Even with London's prominence as a spot for demonstrations, very few of its officers had been through anything of the magnitude of the G-20, which attracted an estimated 35,000 protesters. Many frontline officers were beat cops from London's boroughs who had received just two days of crowd-control training a year.
On April 1, the first day of the London summit, 10 separate protests were held at seven sites, including a "stop-the-war" march that took place without incident, according to a report from Her Majesty's Chief Inspector of Constabulary, or HMIC.
About 4,000 to 5,000 demonstrators gathered at the Bank of England. The size of the crowd surprised police, who called for reinforcements from the ExCel Centre, the main site for G-20 meetings.
By noon, officers were facing flying bottles. One officer collapsed after a pole hit his head. Some protesters attacked the Royal Bank of Scotland.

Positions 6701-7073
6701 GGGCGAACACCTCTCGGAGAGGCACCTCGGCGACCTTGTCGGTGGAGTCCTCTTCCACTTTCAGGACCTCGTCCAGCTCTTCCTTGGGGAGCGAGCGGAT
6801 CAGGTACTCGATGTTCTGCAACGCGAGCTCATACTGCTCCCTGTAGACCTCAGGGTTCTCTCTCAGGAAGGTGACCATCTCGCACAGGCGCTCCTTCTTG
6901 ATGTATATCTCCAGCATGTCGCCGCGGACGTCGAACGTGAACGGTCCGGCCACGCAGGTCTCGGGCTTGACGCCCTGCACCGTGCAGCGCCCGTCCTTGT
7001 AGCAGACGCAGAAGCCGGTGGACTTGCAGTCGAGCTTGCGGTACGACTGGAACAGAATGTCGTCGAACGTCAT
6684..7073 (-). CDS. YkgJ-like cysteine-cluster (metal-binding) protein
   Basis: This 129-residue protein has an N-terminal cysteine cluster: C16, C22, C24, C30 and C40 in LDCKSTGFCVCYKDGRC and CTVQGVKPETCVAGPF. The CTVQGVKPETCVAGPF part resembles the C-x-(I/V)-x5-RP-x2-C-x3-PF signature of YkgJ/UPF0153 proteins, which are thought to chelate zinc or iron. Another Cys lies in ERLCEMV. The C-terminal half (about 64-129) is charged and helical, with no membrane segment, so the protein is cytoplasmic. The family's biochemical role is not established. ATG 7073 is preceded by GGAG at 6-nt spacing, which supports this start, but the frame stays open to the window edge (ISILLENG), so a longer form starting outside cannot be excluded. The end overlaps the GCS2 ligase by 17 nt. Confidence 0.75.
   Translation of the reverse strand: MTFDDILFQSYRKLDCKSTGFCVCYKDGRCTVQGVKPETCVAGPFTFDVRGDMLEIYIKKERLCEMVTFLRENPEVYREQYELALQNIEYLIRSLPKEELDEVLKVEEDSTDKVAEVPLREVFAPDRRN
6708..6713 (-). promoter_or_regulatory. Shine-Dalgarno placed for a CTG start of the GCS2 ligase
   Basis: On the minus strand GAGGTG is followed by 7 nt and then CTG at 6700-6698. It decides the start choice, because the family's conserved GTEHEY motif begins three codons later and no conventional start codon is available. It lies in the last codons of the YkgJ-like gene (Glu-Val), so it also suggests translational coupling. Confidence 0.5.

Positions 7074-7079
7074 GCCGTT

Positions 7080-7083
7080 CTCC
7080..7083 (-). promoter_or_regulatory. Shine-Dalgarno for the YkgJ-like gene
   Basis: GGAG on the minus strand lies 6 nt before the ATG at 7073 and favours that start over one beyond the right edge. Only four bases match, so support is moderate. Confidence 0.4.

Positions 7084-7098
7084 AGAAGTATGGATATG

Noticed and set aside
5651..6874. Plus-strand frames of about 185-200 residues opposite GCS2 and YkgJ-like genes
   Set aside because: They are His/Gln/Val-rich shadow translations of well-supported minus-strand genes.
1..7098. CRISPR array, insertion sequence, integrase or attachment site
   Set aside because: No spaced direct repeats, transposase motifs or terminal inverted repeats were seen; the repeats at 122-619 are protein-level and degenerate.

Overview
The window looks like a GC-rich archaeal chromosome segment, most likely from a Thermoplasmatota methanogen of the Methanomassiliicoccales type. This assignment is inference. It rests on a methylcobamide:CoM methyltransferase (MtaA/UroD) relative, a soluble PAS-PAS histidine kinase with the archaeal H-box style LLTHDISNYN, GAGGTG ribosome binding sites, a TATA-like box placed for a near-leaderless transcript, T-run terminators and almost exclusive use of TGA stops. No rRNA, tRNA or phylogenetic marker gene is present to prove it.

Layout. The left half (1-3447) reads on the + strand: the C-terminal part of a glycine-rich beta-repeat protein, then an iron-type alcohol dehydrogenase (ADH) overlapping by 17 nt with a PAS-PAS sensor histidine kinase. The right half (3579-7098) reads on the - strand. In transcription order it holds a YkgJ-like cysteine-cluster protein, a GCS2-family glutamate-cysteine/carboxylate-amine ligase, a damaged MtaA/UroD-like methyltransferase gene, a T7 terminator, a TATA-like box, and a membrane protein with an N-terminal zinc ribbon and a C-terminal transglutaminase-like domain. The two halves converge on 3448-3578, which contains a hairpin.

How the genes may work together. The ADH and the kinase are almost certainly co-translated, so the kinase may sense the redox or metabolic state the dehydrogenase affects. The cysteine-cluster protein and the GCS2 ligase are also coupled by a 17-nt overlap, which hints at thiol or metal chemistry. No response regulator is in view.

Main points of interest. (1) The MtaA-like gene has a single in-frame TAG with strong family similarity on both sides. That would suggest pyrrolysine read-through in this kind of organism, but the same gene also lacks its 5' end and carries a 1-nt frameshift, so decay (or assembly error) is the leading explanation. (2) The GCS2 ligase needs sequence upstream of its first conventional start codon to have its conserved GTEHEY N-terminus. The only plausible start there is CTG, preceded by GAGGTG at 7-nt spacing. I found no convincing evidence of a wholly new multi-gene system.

Police commanders decided to impose an "absolute cordon," meaning thousands of people -- including journalists and passers-by who were not involved with the protests -- would be held in one spot.
The encounter with Mr. Tomlinson occurred in this area around 7 p.m.
At the same time, a peaceful gathering of environmental activists known as "Climate Camp" at nearby Bishopsgate became chaotic when police decided to impose another containment area, confining 4,000 protesters.
According to one report, police commanders were worried about the violence from the bank area leaking into the Climate Camp group. Also, that gathering had not been approved by police and was blocking a roadway.
Later in the evening, police began to move the environmental protesters again, with some officers using shields, batons and gloved hands to strike people directly in front of them.
"There was no warning given. There was no request to move. There was no indication of what was going to happen," Chris Abbott, who was in the crowd, told legislators. "The police advanced on us. They pressure pointed my girlfriend on the neck ... and dragged her backwards off me."
One officer punched Mr. Abbott in the face. Others started hitting him with shields, he said.